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Hoffmann, R. A wiki for the life sciences where authorship matters. Nature Genetics (2008)

Clinical experience with a new nitinol self-expanding stent in peripheral arteries.

PURPOSE: To evaluate a new self-expanding nitinol coil stent in stenotic or occluded peripheral arteries. METHODS: Seventy-three symptomatic patients (58 men; mean age 67 years) were treated with nitinol stents for lesions in the iliac artery (9 stenoses); superficial femoral artery (SFA) (39 stenoses, 6 occlusions); popliteal artery and tibioperoneal trunk (9 stenoses, 7 occlusions); and 3 bypass grafts. Mean diameter stenosis was 84.4% +/- 9.9% (range 75% to 100%), and mean lesion length was 45 +/- 23 mm (range 20 to 120 mm). RESULTS: Eighty-eight 40-mm-long stents with diameters between 5 and 8 mm were implanted percutaneously for suboptimal dilation (n = 45); dissection (n = 21); and restenosis (n = 7). All stents but one were implanted successfully; the malpositioned stent was removed, and another stent was successfully deployed. There were 3 (4.1%) failures due to thrombosis at 24 hours. During the mean 16-month follow-up (range to 44 months), 4 restenoses (3 femoral, 1 popliteal) have occurred; 2 were treated with repeat dilation and 2 underwent bypass. Primary and secondary patency rates at 18 months were 87% and 90%, respectively, for all lesions (iliac: 100% for both; femoral: 85% and 88%; popliteal: 87% and 100%). CONCLUSIONS: This new nitinol stent seems to be safe and effective with favorable long-term results, even in distal SFA lesions and popliteal arteries. Its flexibility and resistance to external compression allow its placement in tortuous arteries and near joints.[1]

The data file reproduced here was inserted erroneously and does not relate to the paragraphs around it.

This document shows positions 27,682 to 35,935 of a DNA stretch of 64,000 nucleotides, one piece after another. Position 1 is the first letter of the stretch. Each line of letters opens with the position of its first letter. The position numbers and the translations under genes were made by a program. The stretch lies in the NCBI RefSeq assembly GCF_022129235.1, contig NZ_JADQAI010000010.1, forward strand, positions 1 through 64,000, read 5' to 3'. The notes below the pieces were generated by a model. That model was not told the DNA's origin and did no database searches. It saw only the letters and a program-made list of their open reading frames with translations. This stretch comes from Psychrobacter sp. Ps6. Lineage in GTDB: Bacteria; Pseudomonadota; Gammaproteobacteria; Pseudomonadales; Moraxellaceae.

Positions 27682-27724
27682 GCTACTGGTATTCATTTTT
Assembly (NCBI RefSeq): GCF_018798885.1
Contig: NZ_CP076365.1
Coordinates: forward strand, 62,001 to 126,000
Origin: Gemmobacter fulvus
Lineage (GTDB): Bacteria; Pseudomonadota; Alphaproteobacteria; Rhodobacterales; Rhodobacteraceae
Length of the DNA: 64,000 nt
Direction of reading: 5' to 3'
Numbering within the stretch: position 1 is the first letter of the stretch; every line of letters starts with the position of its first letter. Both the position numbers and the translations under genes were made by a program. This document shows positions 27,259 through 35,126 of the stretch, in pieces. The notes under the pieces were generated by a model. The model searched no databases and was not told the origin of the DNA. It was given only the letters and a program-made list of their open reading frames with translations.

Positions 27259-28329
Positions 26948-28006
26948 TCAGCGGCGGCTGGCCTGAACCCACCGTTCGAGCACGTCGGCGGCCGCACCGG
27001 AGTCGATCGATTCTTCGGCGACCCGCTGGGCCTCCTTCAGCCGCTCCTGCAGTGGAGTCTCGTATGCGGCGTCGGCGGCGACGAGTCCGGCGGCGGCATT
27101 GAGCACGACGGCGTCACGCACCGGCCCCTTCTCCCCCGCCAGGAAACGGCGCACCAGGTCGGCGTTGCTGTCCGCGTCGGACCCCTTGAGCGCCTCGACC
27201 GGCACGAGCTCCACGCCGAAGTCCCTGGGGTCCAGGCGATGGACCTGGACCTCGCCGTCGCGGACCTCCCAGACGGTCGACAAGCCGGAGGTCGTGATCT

1. Clinical experience with a new nitinol self-expanding stent in peripheral arteries. Henry, M., Amor, M., Beyar, R., Henry, I., Porte, J.M., Mentre, B., Tricoche, O., Ethevenot, G. Journal of endovascular surgery : the official journal of the International Society for Endovascular Surgery. (1996) [Pubmed]
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